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Business

Stores look to basics to attract holiday shoppers on Black Friday

Retailers are responding to tough economic times by luring people to their stores with practical items.

What you need to know about Black Friday shopping

The holiday shopping season kicks off with sales and discounts on Black Friday, the day that's best known for sending stores into profitablility, or "the black."

MoDOT ordered to pay family of car accident victim

The Transportation Department was ordered to pay $1.3 million to the woman's family because it didn't do enough to warn of traffic conditions.

Consumer Product Safety Commission moved too slowly on crib safety

Consumer advocates have complained for years about drop-side cribs, which are now being recalled.

Grocers don't share worries about canned pumpkin shortage

A spokeswoman for Nestle said that Libby's had a poor harvest this year despite planting 20 percent more acres of pumpkins.

Proposed downtown reorganizing could double budget through sales tax

A petition has been approved by members of the existing Special Business District and Central Columbia Association that would create a community improvement district, if enough downtown property owners sign it. The petition drive will start in January.

Columbia Farmers' Market to extend season into December

The market will be open from 10 a.m. to noon for the first three Saturdays of the month.

MO-X shuttle service celebrates 10 years of business

MO-X shuttle service has come a long way since its first trip in October 1999. It now has 78 employees and makes daily trips to St. Louis and Kansas City.

Top AIG executive to visit MU, talk about the economy

David Herzog, executive vice president and chief financial officer of AIG, is coming to speak on the current economic situation Thursday at MU's Cornell Hall. The MU alum's speech will be open to the public.

City, county aim to close stormwater loophole

Officials fear that a potential loophole in the proposed county stormwater ordinance, which would exempt agricultural land, could entice owners of such property to clear it before filing plans for development.

Newspapers collaborate with e-reader manufacturers to adapt content

Newspapers, software companies and technology manufacturers met in Columbia on Monday and Tuesday to discuss developments in e-reader devices and challenges facing newspapers in adapting their content.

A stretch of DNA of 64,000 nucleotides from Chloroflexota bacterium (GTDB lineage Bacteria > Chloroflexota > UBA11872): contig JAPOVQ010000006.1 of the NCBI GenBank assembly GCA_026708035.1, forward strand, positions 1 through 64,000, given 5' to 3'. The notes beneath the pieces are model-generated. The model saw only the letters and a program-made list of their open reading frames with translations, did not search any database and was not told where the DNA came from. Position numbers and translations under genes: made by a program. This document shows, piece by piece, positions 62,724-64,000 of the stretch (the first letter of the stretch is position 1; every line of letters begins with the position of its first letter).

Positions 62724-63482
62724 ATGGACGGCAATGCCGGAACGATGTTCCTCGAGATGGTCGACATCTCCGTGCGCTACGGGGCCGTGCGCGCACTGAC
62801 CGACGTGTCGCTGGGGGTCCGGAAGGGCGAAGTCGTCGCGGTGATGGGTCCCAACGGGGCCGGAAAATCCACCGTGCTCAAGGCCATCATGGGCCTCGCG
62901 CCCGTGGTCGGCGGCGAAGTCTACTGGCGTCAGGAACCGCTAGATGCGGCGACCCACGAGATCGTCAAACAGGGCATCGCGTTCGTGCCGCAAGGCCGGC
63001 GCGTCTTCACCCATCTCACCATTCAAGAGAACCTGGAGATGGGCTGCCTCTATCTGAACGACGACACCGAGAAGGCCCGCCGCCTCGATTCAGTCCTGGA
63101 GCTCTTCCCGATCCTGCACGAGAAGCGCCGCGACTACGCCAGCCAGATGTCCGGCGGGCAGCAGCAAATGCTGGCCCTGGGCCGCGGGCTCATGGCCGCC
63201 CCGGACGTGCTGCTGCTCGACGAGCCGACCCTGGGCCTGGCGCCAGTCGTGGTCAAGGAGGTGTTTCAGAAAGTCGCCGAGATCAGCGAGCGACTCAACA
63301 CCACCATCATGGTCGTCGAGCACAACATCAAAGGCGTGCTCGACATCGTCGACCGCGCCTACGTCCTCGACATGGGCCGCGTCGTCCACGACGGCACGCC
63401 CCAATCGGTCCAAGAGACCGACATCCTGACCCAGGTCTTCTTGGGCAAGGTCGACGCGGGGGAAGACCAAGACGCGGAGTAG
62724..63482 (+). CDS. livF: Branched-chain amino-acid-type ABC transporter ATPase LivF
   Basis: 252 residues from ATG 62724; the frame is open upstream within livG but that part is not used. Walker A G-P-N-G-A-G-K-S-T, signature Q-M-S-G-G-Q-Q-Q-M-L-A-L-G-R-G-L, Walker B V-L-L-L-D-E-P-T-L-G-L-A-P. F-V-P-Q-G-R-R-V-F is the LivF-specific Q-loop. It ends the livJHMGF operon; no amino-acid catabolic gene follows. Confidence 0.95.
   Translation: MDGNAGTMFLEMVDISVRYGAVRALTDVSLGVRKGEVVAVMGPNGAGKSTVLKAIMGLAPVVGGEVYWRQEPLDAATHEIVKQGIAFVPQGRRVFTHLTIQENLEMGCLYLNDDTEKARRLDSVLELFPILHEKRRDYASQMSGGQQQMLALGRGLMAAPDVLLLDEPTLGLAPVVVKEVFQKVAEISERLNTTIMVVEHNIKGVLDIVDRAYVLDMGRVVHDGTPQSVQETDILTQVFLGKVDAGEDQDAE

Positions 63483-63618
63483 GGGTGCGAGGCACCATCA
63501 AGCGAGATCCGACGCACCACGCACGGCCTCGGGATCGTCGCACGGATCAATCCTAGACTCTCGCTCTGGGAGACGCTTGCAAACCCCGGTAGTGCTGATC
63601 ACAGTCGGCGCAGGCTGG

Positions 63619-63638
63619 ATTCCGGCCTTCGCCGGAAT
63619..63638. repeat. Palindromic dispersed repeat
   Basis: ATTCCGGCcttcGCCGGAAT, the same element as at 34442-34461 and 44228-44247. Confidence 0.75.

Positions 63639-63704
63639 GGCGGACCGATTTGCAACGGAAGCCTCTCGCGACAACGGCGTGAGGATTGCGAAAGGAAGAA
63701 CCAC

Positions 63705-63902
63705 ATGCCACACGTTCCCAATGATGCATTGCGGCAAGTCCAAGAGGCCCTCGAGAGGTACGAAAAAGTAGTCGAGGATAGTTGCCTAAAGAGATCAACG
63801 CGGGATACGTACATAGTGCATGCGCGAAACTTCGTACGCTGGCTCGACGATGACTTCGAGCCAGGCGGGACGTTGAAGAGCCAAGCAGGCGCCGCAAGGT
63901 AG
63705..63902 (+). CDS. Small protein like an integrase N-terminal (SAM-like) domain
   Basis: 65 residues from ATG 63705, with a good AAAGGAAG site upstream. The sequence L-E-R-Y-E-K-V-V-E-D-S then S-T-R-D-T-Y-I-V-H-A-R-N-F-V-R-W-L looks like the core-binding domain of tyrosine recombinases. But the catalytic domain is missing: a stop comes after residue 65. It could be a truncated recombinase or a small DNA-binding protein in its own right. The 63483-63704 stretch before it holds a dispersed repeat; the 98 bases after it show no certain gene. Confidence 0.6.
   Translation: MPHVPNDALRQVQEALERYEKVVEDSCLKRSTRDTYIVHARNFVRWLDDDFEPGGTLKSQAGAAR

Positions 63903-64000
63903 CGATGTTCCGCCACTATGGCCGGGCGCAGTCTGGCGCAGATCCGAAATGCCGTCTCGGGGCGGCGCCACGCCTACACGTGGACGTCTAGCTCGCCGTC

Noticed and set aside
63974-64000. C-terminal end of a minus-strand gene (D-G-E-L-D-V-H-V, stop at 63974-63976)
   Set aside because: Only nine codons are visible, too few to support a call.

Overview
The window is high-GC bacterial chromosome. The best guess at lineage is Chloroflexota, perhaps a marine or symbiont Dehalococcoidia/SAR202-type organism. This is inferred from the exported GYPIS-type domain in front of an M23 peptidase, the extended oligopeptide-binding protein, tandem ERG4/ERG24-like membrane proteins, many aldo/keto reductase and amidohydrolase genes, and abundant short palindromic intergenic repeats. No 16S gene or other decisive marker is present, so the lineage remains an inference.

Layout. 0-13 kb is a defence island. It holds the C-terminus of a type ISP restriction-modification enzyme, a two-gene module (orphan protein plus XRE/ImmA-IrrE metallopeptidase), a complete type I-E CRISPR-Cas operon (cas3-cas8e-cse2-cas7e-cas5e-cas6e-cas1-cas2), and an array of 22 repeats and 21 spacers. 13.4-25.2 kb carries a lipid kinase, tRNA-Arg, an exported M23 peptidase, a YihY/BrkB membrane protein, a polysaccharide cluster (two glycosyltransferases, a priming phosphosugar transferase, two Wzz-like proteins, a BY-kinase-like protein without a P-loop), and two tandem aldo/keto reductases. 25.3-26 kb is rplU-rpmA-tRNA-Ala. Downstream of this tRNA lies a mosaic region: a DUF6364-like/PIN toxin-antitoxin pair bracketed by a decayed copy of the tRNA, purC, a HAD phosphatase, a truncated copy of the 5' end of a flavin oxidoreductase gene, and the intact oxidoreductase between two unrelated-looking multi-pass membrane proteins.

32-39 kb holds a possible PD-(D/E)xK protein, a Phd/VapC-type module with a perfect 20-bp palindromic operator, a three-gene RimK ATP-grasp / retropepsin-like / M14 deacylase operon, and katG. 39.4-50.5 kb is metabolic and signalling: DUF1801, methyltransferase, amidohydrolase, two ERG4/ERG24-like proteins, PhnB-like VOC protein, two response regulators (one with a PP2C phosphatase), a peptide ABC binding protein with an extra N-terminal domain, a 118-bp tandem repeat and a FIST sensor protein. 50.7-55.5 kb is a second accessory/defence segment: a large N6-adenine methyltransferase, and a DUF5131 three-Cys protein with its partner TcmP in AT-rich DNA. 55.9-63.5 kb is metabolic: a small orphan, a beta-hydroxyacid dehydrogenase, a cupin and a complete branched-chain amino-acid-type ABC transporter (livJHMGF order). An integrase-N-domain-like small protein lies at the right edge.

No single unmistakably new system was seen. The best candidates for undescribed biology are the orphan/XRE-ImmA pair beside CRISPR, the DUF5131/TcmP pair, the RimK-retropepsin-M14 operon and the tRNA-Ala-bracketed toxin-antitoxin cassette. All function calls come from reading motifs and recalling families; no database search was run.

Downtown recruits advisory board

The move is a step toward officially forming the CID, which could charge a half-percent sales tax within the district to pay for marketing, events and promotions.

New police building will bear Bob LeMone's name

The new police training building, approved by voters in November 2005, cost about $1.5 million and should be dedicated in October.

City to seek vendors to manage bus ads

The City Council voted Monday to proceed with a request for proposals to manage advertising on city buses.

Propane often overlooked as an alternative fuel

Although ethanol, biodiesel and hydrogen get more buzz, propane is the most commonly used alternative fuel in the U.S. — and its reach is expanding.

QuikTrip to pay nearly $750,000 in OT after probe

The U.S. Department of Labor found that QuikTrip Corp. failed to pay more than 3,500 current and former employees the overtime compensation they were supposed to receive.

Spate of new businesses open despite challenging economic times

The economic downturn hasn't stopped new businesses from opening in Columbia. Business licenses are up from last year, and business owners open their doors with the confidence that they can serve consumers even in a challenging economic climate.

MU study states Columbia's economy is middle-of-road

The economic model used to generate the study are expected to be used by the city to test what effect different scenarios could have on the area.

MFA Oil might cut transport division

The transport division, which employs 35 people and has been profitable for the past few years, will reach the end of its contract on August 31 and MFA Oil might not renew the contract.

New U.S. jobless claims fall to lowest level since January

While the unemployement rate continues to rise, the number of newly laid-off workers filing initial claims for unemployment insurance fell last week by 52,000.

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